Q: Where do you get your inspiration from, uh, and how - how do you know it will work for a story?

A: Well, I kind of answered the inspiration question, but the "how do you know it'll work for a story" is a very good one. Um, I don't know if it will work for a story. Uh, and I don't know if anyone knows in advance. I think that the initial idea ultimately is sort of less important than the slow, laborious work that is executing that initial idea. Like, if you think about great books, um, sometimes they start off with really lame ideas and sometimes they start off with-with really awesome ideas; like The Catcher in the Rye, which I think is one of the great books of the 20th century, starts off with the idea - some kid who's really sad and kind of screwed up leaves boarding school and spends the day in New York. That doesn't sound like that good of a book at all, but then, in the execution, it's a really good book. Other times, there are really great book ideas, like Huck Finn - you know, uh, some kid leaves home, kills his dad, hits the road, but the road is made of water and he's with a slave and it's about slavery. That's a great idea. But for those of us who don't get great ideas every couple of weeks like Mark Twain did, um, I think it's important to remember that, uh, you can get a - you can get a medium-sized idea and turn it into a great book.

Q: Uh, are you working on another book right now, and if so, what is it about?

A: Um, yeah, I am working on another book very, sort of preliminarily. Um, and you can never really tell if it's gonna, like, turn into a real book or if it's going to become, uh, something that you stick in a drawer for the next 20 years. But, um, so I'm a little hesitant to talk about it for fear that it might never be a book and then you'll be like, "Oh, but where is that book he said he was writing?" Um, but the thing I'm working on at the moment is a sequel to a novel that doesn't exist.

Q: Does it get any easier to write a book once you've written a few?

A: No. (Laughs.) Um, I don't know - have I written a few? Maybe it gets easier later, but I - Paper Towns was not any easier to write than any of my other books and, um, the thing I'm starting to work on now isn't any easier, either. So I want to find some sort of way to James Patterson it, you know, where you can just publish a book every three or four days, but that hasn't happened yet.

Q: How did you get started writing your books?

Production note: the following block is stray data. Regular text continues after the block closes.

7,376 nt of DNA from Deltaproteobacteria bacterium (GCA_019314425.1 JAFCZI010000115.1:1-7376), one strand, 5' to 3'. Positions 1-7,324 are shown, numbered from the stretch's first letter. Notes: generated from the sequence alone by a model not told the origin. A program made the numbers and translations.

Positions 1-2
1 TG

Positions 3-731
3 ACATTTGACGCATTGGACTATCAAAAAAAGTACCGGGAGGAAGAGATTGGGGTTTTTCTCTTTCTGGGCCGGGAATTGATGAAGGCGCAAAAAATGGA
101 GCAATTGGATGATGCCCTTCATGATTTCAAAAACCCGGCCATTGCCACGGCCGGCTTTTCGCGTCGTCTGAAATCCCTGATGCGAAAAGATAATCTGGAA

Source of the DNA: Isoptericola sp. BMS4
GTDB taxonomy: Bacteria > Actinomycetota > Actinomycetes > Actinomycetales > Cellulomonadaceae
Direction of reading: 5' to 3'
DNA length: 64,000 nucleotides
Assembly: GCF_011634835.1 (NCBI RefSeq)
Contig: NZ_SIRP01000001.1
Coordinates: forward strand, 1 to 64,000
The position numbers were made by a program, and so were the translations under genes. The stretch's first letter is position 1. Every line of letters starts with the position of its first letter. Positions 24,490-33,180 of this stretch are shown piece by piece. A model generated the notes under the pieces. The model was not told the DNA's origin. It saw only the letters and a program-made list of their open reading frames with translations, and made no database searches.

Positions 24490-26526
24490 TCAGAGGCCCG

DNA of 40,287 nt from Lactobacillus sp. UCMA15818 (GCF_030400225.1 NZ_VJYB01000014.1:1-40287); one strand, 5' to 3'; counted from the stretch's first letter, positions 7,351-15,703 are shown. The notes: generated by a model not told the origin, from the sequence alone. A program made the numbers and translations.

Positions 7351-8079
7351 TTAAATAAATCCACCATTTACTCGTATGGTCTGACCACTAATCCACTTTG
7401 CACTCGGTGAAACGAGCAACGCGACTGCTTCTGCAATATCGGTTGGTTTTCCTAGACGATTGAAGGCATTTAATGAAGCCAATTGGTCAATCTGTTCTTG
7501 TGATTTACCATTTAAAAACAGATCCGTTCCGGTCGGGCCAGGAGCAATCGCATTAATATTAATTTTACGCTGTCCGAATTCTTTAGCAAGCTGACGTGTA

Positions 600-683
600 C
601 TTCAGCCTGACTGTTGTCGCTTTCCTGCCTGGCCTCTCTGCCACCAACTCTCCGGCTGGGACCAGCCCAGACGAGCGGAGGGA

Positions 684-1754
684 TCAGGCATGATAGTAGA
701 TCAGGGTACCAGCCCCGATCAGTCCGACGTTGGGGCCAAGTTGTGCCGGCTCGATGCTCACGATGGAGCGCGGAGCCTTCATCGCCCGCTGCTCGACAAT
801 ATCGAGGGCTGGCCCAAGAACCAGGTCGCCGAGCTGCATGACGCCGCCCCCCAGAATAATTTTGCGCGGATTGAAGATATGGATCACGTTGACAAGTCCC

A: Well, you know, I just wrote - I wrote Looking For Alaska - I was working at a magazine and I had a mentor there, an editor named Eileen Cooper who's an author for children, and she really encouraged me to write this story, and it took a couple years or maybe three years - I don't remember. When I'd finished a draft and revised it with her and revised it again, um, that's when we sent it off and it got published. Well, it got - they agreed to publish it and then I spent another two years rewriting it and THEN it got published. And so, that was sort of the process for me.

Q: Uh, what would your advice be to young writers today?

A: Read a lot. I don't think there's any apprenticeship for writing other than reading. I don't think there's any way to figure out how stories work or what they do or what they can accomplish and what they can't accomplish except for reading. The other thing that I would say is that I think it's kind of - strangely important to tell stories to your friends and listen to their stories. Like, when I was in high school, most of my time was spent on a couch with two other guys playing Super Mario Kart, which is a game so old that no one who's watching this will remember it, and making each other laugh. My whole goal in life was to tell stories that these guys liked, and so I was very conscious of when they weren't paying attention to the stories or when I lost them or when I had them, and I think that's a great way to learn how to pace a story, um, what - what works is just to tell stories, and translating that to text, I think, is a process and it takes some time, but if you can learn how to tell a good story to your friends, um, then I think that's, um, making progress.

Q: This question is, "Which character is most like you?"

A: I've answered that already, but maybe this time, I'll answer it differently. Maybe I'll tell, like, a complete lie. Like, the character that is most like me is the eagle from Looking For Alaska. Or let me think if I can think of another even more obscure character. Oh, someone pointed out to me recently that in both of my first two novels, there are characters named Hollis. Because clearly, I am a huge fan of that name. I guess that came through. So I will say that in both books, I am very much like whoever Hollis is in that particular book.

Thank you guys so much for watching - it's such a pleasure to be here in Worthington, and in these nice, fancy green chairs, and thank you for your wonderful questions, and, uh, best wishes!